Social and economic causes of not using sanitary napkin
Menstrual or Periods is still a social stigma in our society in this 21st century. Women especially teenager faces various physical and psychological difficulties during this time. The theme of this year's Menstrual Hygiene Day is "Periods in Pandemic". The aim of this theme is to highlight how the challenges faced by women during menstrual have worsened due to the ongoing pandemic. This thyme is very relevant to Bangladesh where women and girls are facing various social obstacles in achieving their right to food, health, education and work. Bangladesh is a developing country with population of 166.59million--among them almost 50% are female. According to World Bank about 34.55% female are actively engaged in labour force and about 30% female are in reproductive age.
The situation at household level:
Preliminary findings from the National Hygiene Assessment (NHA)--a countrywide survey on hygiene facilities and behaviours conducted by icddr, b--indicate that 57 percent of adolescents and 65 percent of adult women had not heard about menstruation before their first time. Over 90 percent of women and girls surveyed across households received their information on menstruation from female relatives, indicating little presence of formal or verified information to help women understand this process better. The assessment found that most women and girls use old cloth to manage their menstrual bleeding.
While some do use sanitary napkins, especially in urban areas, these products are not affordable or accessible for an overwhelming percentage of women. Across households, approximately 80 percent of adolescents and women use old cloth. However, women are often not aware of the importance of washing these cloths with soap and water and drying them in the sun. 30 percent of rural women wash their sanitary cloths in open or unprotected water sources. Many women also face trouble managing these cloths after use, with 40 percent or more women and girls having to dry and store their clothes in hiding, which can result in storage in dark, dam and unsanitary places.
The difficulty in managing menstruation in schools means that one in four girls in rural areas and one in five girls in urban areas miss school during this time. The survey also found that over 30 percent of girls think menstruation interferes with their school performance. The lack of knowledge, adequate facilities and affordable products mean that health problems associated with menstruation are not uncommon, and seem to be more prevalent across the school-going adolescents surveyed. 23 percent of this group reported itching, irritation or similar problems within the last six months of the survey, and 14 percent reported unusual discharge.
The fact that women report health problems in the genital area even when not menstruating may indicate fungal or bacterial infections from poor MHM. For those who sought medical help for menstruation related problems, the average cost for one incidence was Tk 2,193. This is a staggering figure, especially when compared to their average monthly per capita income of Tk 2,344. An additional Tk 325 is incurred indirectly from loss of work days. These figures should raise serious concern about how much poor menstrual hygiene management is costing one of the most disadvantaged groups in society in just monetary terms, let alone more comprehensive measures.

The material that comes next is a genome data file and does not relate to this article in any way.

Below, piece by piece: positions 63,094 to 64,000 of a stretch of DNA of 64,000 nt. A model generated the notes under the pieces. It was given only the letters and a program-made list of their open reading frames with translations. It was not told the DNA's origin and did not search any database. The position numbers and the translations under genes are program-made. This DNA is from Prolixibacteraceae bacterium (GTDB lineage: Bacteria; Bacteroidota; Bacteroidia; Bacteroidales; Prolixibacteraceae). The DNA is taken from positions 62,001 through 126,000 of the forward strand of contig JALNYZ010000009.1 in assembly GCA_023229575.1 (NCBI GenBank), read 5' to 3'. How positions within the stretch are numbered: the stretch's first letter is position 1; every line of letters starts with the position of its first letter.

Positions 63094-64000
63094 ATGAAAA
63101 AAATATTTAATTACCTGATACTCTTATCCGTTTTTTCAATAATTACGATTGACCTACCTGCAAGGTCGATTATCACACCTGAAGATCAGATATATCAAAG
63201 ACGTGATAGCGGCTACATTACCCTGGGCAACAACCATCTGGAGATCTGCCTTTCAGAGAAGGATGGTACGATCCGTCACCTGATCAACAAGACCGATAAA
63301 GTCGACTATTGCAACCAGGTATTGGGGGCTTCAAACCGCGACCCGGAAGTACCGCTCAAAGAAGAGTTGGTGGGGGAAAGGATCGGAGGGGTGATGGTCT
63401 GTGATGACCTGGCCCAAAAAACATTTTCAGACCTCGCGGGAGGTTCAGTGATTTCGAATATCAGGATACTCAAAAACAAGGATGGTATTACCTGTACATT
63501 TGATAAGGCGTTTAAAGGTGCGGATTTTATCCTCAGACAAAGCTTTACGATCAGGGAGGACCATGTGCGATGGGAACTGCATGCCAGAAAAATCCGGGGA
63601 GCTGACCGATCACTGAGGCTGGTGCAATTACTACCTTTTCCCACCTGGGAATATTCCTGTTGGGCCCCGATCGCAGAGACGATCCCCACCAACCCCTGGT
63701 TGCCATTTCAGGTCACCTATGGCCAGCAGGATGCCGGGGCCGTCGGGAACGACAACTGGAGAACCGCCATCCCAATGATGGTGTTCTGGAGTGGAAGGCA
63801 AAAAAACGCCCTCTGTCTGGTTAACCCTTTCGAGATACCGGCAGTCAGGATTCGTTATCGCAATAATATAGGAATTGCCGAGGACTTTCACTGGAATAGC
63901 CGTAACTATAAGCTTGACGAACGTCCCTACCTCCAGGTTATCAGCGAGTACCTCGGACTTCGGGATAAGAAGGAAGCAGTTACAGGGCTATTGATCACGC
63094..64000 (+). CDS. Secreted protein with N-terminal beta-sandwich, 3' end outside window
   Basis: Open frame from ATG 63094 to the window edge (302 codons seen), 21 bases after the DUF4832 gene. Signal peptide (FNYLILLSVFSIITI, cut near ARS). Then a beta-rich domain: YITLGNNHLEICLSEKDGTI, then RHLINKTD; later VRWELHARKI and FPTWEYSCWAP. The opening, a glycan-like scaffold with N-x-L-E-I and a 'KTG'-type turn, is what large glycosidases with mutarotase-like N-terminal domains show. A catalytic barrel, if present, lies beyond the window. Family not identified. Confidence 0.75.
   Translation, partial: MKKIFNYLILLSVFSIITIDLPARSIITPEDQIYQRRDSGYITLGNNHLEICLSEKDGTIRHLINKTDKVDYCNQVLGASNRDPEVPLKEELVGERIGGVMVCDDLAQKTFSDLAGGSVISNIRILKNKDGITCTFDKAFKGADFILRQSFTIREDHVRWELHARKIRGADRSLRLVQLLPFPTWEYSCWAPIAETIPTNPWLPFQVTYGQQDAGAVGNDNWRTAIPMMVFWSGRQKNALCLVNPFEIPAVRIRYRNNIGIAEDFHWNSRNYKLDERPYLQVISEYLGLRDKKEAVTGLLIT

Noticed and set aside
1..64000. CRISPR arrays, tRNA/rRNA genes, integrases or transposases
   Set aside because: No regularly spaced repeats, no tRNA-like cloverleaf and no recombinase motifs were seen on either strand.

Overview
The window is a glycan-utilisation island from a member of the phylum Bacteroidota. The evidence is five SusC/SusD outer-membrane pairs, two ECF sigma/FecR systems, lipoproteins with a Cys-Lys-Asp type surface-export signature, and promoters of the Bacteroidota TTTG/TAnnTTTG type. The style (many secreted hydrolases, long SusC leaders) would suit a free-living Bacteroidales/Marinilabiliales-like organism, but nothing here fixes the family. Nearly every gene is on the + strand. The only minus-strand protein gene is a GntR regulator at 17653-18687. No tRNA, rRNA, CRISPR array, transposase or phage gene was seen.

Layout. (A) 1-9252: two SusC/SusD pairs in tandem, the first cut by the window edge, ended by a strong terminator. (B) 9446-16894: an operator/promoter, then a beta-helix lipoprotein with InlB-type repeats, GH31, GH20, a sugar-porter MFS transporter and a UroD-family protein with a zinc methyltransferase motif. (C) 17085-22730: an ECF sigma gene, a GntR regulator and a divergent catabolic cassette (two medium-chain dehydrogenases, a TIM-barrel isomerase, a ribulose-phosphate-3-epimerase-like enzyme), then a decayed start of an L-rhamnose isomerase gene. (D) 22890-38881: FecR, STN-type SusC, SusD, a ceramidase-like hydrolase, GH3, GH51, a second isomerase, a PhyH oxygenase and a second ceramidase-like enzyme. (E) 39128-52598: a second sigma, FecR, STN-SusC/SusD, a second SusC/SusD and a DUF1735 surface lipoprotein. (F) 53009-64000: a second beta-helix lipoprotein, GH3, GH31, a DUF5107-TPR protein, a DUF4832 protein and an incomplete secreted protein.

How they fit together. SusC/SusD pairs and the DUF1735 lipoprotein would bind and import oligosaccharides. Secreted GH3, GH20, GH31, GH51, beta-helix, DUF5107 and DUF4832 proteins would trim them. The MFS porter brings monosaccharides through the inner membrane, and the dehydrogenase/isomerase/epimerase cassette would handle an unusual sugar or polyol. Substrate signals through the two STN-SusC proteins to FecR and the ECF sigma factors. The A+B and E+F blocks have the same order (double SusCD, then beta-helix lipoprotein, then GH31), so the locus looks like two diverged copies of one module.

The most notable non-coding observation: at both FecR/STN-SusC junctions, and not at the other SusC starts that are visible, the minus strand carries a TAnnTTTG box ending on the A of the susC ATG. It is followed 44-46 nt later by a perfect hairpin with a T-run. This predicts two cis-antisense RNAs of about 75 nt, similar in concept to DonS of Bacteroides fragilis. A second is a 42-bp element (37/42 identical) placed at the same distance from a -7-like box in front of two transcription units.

One of the survey (in Dhaka City 2017-18)conducted by Magnum Management Consulting about the causes of not using sanitary napkin though they are aware about the health hazard of using unhygienic cloths and other methods. Out of the 731 respondents, a little more than 75% uses "Sanitary Napkin" as the protection method during the monthly cycles. These users are mainly students and professionals. Around 16% uses other methods such as cloth, tissue and cotton with sanitary napkin and these users are dominated by housewives and factory workers like garments workers.
Lower income classes mostly use cloths (constituting 4% of the users) as well some other methods like cotton, tissue, papers, ashes etc. This class is usually employed as clerks, attendants or maids. Among them 37% find it inconvenient to use sanitary napkin and 30% find it costly though they are aware about hygiene issues regarding not using sanitary napkin. Some of them believe that using cloths, tissue, papers, ashes are not unhygienic and the cost that incur to buy sanitary napkin is not worthy as it does not make any impact to their beauty.
Good health and well being is one of the goal of sustainable development and in the country like Bangladesh where 57% of adolescent do not have any idea about menstrual before their first time, where only 15% of them only use sanitary napkin, it is very difficult to meet the goal without creating awareness among the population. Because of the lack of awareness female population rather use beauty product worth of Tk 100 instead of using sanitary napkin.
In this scenario, Govt. and private sector can play role to enhance the awareness regarding hygiene, especially for menstrual. Social campaign and advertising through news, TV and social media may create awareness among female population which will have both social and economic impact on the economy.
The writer is executive director, Innovation Influence Impact (I3) Ltd